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Saturday, November 20, 2004

Advent 1 - Mt 24:36-44 – Key Questions

How does v36 'no one knows...nor the Son' align with Jesus in the 24:34-35 saying that 'this generation will not pass away'?
The stark contrast in these two statements and the apparent contradiction difficult to understand. The fact that v36 has Jesus saying 'nor the Son' would seem to indicate that His statements in v34-35 are not to be contradictory - except for a footnote that I caught in the NIV which said that some transcripts do not have that phrase. That begs the question, whether it was added later, or taken out later. Speculation without further information (maybe someone does...) will probably be pointless.
What is absolutely without question clear, is the statement of verse 36 regarding humankind, and angelkind not knowing when Jesus return will be. This is reemphasized the New Testament, in verses like Acts 1:7.
Spiros Zodhiates in his word study dictionary (in his definition of parousia), seems to place 24:32-35 in context with verses 15-22, which would most likely be refering to the fall of Jerusalem. If someone can justify that linkage, then our answer is here, but I am not clear on how you can avoid the verses in between - 26-31.
I would be interested to explore this more sometime, especially since the verses 34 and 35 have a strong literal link in the phrase 'pass away'. What is meant by that?
To my initial question I cannot offer any significant answer to my question above, sorry! I have not had enough time to really give it proper due. - Anyone else want to take a shot?

What significance is there to the two greek words (parousia and erchomai) used in this passage, which in english are translated 'coming'? How are these words different in meaning? In intent on behalf of the author?
The greek word parousia seems to be used in the New Testament as a early church theological term. In today's terms, it would equate closely with the word 'advent' - funny that!. It's usage in the NT is quite consistent throughout, and it is used infrequently (in comparison) in other senses. The word erchomai, is used far more generally, and would equate closely to how we would use the come.
I also pulled out my handy word study dictionary, which said there are several types of parousia referred to in the NT. The coming after his death to confirm the disciples faith, the coming to enter into a closer spiritual relationship with His disciples (through the Holy Spirit), the coming to remove disciples from the toils and struggles to take them to the place prepared in the Father's house, the coming to at the end of the seven year tribulation period (which I assume is a reference to the fall of Jerusalem).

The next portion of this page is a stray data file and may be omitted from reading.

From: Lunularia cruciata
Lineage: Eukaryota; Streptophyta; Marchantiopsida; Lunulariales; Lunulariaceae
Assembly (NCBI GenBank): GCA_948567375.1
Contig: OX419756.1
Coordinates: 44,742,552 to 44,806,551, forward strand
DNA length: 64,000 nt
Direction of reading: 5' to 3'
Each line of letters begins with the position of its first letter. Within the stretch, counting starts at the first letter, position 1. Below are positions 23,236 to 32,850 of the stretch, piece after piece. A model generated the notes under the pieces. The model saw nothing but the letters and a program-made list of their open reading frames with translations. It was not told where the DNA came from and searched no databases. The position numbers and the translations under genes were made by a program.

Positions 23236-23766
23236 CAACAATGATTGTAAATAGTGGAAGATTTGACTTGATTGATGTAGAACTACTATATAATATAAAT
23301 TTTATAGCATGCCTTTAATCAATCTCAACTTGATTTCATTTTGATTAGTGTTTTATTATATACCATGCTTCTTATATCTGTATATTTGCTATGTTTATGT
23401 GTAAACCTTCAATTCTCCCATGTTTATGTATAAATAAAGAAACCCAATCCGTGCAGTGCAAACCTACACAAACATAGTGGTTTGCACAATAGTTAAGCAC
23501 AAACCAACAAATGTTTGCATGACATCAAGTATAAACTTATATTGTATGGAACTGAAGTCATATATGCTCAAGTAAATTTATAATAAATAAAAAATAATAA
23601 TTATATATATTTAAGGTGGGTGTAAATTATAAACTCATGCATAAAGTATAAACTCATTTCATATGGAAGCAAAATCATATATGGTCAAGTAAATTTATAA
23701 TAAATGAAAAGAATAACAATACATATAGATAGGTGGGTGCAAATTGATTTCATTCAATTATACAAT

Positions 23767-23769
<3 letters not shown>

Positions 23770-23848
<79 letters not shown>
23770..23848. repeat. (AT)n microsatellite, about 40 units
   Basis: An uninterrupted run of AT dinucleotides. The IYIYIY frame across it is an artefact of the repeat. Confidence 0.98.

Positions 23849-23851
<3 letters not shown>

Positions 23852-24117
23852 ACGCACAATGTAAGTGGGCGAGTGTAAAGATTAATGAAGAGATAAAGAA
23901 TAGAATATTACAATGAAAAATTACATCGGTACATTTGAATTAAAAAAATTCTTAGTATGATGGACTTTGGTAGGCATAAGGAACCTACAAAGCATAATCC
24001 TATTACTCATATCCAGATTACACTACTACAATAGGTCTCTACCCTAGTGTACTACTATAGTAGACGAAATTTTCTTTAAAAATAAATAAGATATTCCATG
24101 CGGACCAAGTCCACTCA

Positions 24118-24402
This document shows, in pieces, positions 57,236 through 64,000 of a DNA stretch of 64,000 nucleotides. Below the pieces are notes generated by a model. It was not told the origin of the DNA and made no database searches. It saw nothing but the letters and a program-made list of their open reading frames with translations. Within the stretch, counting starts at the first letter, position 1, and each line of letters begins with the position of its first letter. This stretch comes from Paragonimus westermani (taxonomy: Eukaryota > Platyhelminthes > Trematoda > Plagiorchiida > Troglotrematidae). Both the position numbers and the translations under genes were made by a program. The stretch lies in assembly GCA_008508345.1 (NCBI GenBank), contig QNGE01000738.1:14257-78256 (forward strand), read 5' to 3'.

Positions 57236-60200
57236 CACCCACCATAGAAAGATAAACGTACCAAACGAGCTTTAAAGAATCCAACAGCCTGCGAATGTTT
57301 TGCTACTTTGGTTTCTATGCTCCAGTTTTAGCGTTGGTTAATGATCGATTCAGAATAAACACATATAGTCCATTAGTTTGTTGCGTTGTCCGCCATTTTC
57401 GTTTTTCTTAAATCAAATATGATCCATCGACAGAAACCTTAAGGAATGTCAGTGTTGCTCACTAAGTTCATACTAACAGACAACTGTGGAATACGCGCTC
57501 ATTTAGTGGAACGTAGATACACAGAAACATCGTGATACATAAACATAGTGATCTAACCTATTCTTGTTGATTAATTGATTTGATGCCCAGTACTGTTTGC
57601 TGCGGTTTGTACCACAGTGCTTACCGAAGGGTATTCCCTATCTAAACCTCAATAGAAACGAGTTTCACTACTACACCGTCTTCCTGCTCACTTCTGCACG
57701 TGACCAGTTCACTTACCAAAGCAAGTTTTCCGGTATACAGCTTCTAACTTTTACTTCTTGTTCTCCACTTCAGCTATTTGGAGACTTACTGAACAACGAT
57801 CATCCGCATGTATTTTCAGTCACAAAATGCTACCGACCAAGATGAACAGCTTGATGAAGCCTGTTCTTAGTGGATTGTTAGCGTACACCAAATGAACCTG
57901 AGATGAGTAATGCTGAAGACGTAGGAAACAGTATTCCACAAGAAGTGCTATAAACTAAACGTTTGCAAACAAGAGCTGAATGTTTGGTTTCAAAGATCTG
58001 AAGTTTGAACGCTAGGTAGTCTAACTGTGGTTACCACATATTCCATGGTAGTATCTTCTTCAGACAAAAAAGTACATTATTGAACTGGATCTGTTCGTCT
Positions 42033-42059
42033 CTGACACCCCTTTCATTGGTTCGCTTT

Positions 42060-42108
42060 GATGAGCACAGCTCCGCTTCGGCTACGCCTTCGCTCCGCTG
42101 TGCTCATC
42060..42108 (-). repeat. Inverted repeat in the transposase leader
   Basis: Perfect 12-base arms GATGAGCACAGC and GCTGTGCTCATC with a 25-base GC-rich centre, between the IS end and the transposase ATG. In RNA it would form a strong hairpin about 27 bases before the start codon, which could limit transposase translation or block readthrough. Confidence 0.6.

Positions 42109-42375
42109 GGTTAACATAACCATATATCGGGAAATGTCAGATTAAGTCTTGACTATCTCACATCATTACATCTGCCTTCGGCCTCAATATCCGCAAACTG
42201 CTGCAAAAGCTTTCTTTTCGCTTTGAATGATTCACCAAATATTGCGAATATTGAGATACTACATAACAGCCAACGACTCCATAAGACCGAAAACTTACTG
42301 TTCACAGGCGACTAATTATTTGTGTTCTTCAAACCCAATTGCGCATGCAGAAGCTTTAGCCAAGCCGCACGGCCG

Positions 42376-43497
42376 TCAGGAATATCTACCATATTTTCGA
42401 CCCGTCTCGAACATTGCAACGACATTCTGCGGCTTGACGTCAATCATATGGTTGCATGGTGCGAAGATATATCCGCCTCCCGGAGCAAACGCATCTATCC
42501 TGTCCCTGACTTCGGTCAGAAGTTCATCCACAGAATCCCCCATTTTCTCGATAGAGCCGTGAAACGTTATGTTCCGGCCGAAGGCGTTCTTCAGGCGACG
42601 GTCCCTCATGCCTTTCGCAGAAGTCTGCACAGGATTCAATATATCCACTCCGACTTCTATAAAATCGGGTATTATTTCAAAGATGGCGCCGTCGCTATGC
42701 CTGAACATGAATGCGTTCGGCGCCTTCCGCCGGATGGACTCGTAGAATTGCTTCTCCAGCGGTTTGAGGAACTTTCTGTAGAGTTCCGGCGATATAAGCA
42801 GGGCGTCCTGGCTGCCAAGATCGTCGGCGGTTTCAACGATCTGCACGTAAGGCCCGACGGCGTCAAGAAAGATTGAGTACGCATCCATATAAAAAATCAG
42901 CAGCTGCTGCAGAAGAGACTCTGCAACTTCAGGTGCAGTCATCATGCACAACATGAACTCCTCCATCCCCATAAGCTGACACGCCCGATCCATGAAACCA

From my assessment parousia is a technical term used to discuss Christ's coming into our lives and eventually at the end of days. Erchomai on the other hand is used to designate coming (and going) and dependant on adjunct words can take a number of meanings far less technical than parousia.

What does Jesus mean by 'be ready' (v44)?
The verses following this passage put this phrase into context. Jesus uses three illustrations/parables to describe readiness. He puts a rhetorical question forward in verse 45 - "Who then is the wise and faithful servant?" This follows on immediately from the v44. The 'then' in this passage is indicating that this verse applies as an explanation of what He has just said. One could quite safely assert that 'being ready' involves being wise and faithful. The illustration Jesus gives clarifies this further. The wise and faithful are those who accept their responsibility, and are acting on these responsibilities when He returns. The wicked servant in contrast is one who becomes complacent (because Jesus' return is taking so long), and begins to abuse his responsibilities. When Jesus does return, the wicked servant will be caught out.
The second illustration is the parable of the ten virgins, five wise and five foolish. The wise bring extra oil (for their lamps) for the wait, the others do not. When the groom is delayed in coming, the five foolish have run out of oil, and need to restock, and thus being locked out of the party. The point here seems to be the need for endurance and preparedness, despite the waiting period. The five wise were prepared from the outset to wait a long time, the foolish were not in for the long haul.
The third parable is the parable of the talents. Where a different number of talents is given to three servants. When the master returns after being away, to receive a report of how the servants invested the resources, the first two are congratulated, and the third is condemned because they failed to exercise any investment, with what he had been given. The point in this illustration being, that the faithful are to live out their faith, and not simply sit back and wait for Jesus return.
So to answer the initial question "what is meant by being ready?" Being ready involves acceptance of the responsibilty of faith. We are to endure in our faith, expecting that the wait will be long. We are to live Godly lives, and not abuse the freedom that we have as Christians.

1. Structural Diagram
2. Surrounding Context
3. Key Cross References
4. Key Questions
5. Thoughts and Meditation

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